Visitors to the House of the Virgin Mary in the town of Selcuk in Izmir province, which is considered a holy site for Christians, is also a place for those who want their wishes to come true.
The House of the Virgin Mary has become a pilgrimage for Christians who visit the town, light a candle and write their wishes on the wall, as well as on napkins, toilet paper, museum entrance tickets, coupons, a piece of clothing and many other items, which they either attach or leave next to the wall. In their messages, the visitors mostly wish for good health, peace, happiness, long life and money.
The wishing wall at the House of the Virgin Mary is filled with thousands of wishes. While some women and men wish for a “good wife” or a “good husband,” others wish for their “son to find a good bride.”
Among the messages, which are written in numerous languages including English, Italian, Japanese, Chinese, French and Spanish, to name a few, there are a few interesting and funny ones that wish for a “longer annual leave [at work]” or “a red BMW as soon as possible and then a good wife.”“Let this girl be my destiny, God” and “Oh mom, give me a dutiful wife/husband” are some of sincere wishes written on the walls, while a poem by Cemal Sureyya is also visible.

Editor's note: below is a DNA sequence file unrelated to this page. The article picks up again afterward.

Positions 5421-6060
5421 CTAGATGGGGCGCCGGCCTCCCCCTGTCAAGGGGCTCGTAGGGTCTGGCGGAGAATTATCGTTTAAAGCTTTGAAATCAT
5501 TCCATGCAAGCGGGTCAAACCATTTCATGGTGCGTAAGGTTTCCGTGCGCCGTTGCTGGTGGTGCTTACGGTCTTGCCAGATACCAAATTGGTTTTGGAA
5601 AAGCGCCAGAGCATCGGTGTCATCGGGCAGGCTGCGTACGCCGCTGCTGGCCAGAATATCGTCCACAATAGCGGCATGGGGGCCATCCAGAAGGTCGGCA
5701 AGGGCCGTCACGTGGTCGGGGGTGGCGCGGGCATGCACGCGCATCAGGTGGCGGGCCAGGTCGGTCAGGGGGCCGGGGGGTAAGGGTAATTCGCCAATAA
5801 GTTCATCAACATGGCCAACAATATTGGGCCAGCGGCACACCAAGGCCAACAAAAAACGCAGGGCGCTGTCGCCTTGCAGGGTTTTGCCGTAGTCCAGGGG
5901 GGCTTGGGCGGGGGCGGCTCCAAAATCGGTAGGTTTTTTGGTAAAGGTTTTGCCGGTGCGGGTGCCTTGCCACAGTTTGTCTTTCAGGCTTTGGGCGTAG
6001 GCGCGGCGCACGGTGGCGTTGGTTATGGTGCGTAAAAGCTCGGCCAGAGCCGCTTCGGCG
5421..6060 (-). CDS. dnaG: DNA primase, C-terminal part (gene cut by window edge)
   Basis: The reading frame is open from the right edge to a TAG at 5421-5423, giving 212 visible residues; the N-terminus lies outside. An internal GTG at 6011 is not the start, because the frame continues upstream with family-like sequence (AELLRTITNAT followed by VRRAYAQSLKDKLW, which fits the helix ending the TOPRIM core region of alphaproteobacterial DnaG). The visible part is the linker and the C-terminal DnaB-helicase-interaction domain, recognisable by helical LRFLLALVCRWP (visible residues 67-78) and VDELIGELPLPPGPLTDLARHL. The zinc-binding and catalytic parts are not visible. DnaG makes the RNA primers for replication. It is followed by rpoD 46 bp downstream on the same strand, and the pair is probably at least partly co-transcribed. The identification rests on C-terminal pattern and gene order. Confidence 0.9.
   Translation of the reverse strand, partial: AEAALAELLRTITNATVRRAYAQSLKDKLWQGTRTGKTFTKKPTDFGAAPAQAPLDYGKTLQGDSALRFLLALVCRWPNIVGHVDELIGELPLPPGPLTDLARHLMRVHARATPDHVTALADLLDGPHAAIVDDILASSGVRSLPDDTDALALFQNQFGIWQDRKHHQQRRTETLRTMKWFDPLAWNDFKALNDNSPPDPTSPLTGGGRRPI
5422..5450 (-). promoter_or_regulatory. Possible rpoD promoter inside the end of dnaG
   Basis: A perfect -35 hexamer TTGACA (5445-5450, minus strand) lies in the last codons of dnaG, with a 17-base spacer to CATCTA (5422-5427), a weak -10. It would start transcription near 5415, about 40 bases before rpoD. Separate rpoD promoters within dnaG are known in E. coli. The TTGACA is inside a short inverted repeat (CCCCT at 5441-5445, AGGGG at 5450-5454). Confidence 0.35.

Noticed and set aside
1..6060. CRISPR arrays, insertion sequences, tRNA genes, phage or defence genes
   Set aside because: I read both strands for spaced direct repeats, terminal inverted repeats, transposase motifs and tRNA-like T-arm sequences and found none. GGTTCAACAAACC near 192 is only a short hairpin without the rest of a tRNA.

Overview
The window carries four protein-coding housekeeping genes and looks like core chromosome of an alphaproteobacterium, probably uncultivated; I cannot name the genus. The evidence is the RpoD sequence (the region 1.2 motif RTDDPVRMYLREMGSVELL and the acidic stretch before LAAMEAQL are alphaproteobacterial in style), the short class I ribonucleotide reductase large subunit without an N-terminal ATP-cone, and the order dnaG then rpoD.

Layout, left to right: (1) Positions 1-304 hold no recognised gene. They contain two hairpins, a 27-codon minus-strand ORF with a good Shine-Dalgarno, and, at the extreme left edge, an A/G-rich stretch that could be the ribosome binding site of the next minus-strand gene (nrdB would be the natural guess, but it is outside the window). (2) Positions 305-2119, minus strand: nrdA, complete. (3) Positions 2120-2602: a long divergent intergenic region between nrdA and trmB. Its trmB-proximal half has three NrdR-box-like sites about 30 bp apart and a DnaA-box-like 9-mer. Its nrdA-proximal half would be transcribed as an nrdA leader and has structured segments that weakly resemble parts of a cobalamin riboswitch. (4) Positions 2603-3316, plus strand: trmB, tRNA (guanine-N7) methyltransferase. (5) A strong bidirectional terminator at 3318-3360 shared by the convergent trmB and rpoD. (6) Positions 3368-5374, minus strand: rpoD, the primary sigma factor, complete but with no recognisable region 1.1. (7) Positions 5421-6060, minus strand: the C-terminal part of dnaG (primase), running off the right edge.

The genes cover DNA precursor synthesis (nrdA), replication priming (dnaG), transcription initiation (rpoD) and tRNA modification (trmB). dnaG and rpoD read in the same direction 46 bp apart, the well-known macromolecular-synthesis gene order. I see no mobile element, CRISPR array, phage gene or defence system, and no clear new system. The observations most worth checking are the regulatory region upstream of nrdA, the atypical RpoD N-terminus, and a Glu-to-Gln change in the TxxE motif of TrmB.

One of the visitors, Bannon Preston of the United States, said he had come to the House of Virgin Mary for religious purposes and learned that the wishes written on the wishing wall actually came true. He said he saw wishes for health, happiness and peace, and then wrote the same wishes on the wall for himself.A psychology student, Oyku Deren Taran, said making a wish brings people psychological relief by making them more hopeful for the future.A friend of Taran, Kardelen Çagla, said she was interested by a message she saw last year that wished for the release of prisoners from Silivri Prison. Another visitor to the house, Yasemin Bayır, 29, said, “I want to have a child but my husband kept his wish a secret.”
Religious functionaries and the managers of the House of the Virgin Mary said that even the empty places between the stones were filled with wishes, as the number of visitors has reached 20,000. Despite stating that they did not encourage people to write on the wall, officials acknowledged they had learned to respect the habit. Also, considering that throwing away paper filled with wishes would be disrespectful, the officials said they burned the papers once a year while cleaning the wall.